Lifelines: How The Stress Of COVID-19 Can Be Re-Traumatizing For Trauma Survivors | New Hampshire Public Radio

Lifelines: How The Stress Of COVID-19 Can Be Re-Traumatizing For Trauma Survivors

May 5, 2020

Linda Douglas giving a trauma training at Concord High School.
Credit The Concord Monitor

All this week, as part of our series Lifelines, NHPR is looking at something that even in normal times, isn't easy to talk about -  trauma.

Linda Douglas is the trauma specialist at the New Hampshire Coalition Against Domestic and Sexual Violence. She’s been working with victims of sexual assault and domestic violence in New Hampshire since 2005, and she regularly runs trainings on trauma for institutions across the state.

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She says the added stress of life under COVID-19 can remind survivors of traumatic experiences in their past.

Biello: So I want to ask you about how the COVID-19 crisis can be retraumatizing for those who've experienced trauma in their lives. But I want to get you to define that first. What exactly is retraumatization?

Douglas: It's when someone is reminded of trauma that they've experienced in the past and their body responds as if that same trauma is happening all over again. It's more of a trauma reminder than it is a retraumatization. It may feel like they're being retraumatized, but it's more like the body is being reminded of what it felt like before.

Biello: Is that synonymous, you think, with the word triggering?

Linda Douglas presents on trauma at Concord High School.
Credit The Concord Monitor

Douglas: Somewhat, yes. 

Biello: Somewhat. What might be the essential difference between those two?

Douglas: It's almost like to me triggering is like a short term. It's more acute. Where with what we're going through right now, it's a more sustained period where a person could be feeling like they no longer have any control over the situation. So there's this sense, and I've talked to a number of advocates across the country the past week on various calls, and the one thing that is common for everybody is this... just anxiety, because we don't know when it's going to end. And that loss of control and being unable to know when it's going to end can be a trigger, but it's with us every single day until... you know, we just don't know. And that feels like loss of control. And loss of control is what contributes to a person having sustained trauma.

Biello: And in what other ways are survivors of trauma impacted by this crisis in ways that those who have not been traumatized might not be?

Douglas: I think some people may be able to identify with the fact that trauma survivors spend a lot of time managing the depression, the post-traumatic stress, the anxiety by doing things that we're no longer able to do. May it be going out and visiting with friends... you know, even just going shopping.

Linda Douglas giving a training on trauma at Concord High School.
Credit The Concord Monitor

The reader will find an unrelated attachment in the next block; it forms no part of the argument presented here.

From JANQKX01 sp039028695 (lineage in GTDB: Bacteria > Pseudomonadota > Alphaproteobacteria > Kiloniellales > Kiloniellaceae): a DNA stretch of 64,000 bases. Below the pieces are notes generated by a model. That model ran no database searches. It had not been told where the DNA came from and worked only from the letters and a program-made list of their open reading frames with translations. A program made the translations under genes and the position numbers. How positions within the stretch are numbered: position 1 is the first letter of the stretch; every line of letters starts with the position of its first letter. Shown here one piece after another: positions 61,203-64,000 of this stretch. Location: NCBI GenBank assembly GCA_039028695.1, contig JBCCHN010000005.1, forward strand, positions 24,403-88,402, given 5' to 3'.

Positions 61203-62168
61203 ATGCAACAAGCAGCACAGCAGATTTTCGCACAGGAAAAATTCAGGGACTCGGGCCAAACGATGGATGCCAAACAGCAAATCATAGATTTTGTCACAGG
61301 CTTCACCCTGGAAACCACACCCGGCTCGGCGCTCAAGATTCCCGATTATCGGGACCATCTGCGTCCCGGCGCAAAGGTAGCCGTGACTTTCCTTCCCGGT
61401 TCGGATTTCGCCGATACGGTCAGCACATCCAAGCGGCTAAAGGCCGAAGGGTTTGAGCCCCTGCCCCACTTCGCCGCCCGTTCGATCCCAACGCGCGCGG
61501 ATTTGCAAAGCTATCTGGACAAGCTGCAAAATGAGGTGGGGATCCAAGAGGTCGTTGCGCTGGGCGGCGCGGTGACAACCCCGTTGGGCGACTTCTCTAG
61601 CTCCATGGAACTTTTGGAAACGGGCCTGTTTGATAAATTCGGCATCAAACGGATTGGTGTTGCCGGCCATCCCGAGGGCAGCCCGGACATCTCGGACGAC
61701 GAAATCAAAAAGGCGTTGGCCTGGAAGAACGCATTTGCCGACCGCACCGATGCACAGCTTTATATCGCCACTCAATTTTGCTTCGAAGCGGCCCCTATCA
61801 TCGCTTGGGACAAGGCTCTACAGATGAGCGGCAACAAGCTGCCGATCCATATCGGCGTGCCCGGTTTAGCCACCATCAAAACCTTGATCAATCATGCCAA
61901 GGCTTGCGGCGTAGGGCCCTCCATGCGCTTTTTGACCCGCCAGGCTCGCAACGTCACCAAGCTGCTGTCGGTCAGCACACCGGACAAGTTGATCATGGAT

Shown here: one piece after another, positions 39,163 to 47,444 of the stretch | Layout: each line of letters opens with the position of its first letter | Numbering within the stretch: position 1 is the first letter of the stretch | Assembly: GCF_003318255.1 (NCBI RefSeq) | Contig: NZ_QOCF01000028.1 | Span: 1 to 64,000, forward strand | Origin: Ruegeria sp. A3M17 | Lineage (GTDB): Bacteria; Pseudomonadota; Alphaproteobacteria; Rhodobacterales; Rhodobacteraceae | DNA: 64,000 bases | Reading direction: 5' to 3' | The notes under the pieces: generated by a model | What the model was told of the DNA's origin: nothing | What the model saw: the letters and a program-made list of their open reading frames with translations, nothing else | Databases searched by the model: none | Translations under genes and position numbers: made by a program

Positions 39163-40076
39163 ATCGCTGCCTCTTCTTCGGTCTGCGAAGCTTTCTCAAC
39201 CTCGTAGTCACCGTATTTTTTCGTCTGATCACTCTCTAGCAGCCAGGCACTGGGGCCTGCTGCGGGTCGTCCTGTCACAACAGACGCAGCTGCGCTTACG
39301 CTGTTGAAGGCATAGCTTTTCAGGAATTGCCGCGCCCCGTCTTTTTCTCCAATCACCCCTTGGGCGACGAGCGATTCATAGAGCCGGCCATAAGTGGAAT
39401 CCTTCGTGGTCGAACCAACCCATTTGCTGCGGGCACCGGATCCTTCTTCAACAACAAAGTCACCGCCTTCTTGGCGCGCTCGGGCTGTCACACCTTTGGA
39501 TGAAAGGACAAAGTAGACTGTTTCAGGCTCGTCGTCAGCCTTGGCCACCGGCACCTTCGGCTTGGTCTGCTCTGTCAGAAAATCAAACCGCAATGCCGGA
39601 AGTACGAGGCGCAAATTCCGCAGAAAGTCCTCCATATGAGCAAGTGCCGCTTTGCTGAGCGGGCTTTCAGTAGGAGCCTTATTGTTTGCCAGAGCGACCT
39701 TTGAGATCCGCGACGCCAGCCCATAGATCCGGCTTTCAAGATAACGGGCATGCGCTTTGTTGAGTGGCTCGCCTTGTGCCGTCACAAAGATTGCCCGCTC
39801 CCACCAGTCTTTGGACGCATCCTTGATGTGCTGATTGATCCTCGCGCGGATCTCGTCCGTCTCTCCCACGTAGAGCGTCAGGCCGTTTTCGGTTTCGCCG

Biello: Or hitting the gym. 

Douglas: Hitting the gym is a big one. You know, and being unable to do that. And so people may be turning to other things that you do when you're in isolation. People may be drinking alcohol more. They may be eating and snacking more because they don't have the usual outlets that they have. And certain times of day could be really difficult for them if they're able to, like I'm doing, working from home, and then all of a sudden in the evening, it gets a little bit tougher. And so, it's about recognizing that isolation can impact people in different ways. If you're living with someone who is abusive to you, the isolation doesn't cause the abuse. What it does is it provides more opportunity, so you've got more anxiety around that and not being able to get away and not being able to get help and maybe not being able to be as protective of your children, to someone who lives alone and feels isolated and unable to reach out and may have had times in their past where they felt abandoned and struggled with being alone and having people unavailable to them. So it doesn't matter whether you're living with other people or you're living alone, there are ways that you can be reminded or be living in trauma in the present.

Biello: So for those who are feeling out of control right now, is there anything that they can do, maybe something even very small, to gain back some of that sense of control?

Douglas: One of the things that I've been loving lately is when I've been going out on my walks, is I've been seeing more families walking out there together. And I think just getting out of the house to the best of the ability so that everybody can feel like they're not as hemmed in, so that they can all breathe, so that they can find ways to enjoy each other. I think it's also very important for parents to reach out to those people that they know are in the same boat as they are, that the elderly who are living alone, that they find some way to reach out to family members. Just check in with each other. I think that's the most important thing that we can do right now is to just check in with each other now and then, you know, how are you doing? Is there anything that can help you with? And letting the people know that, you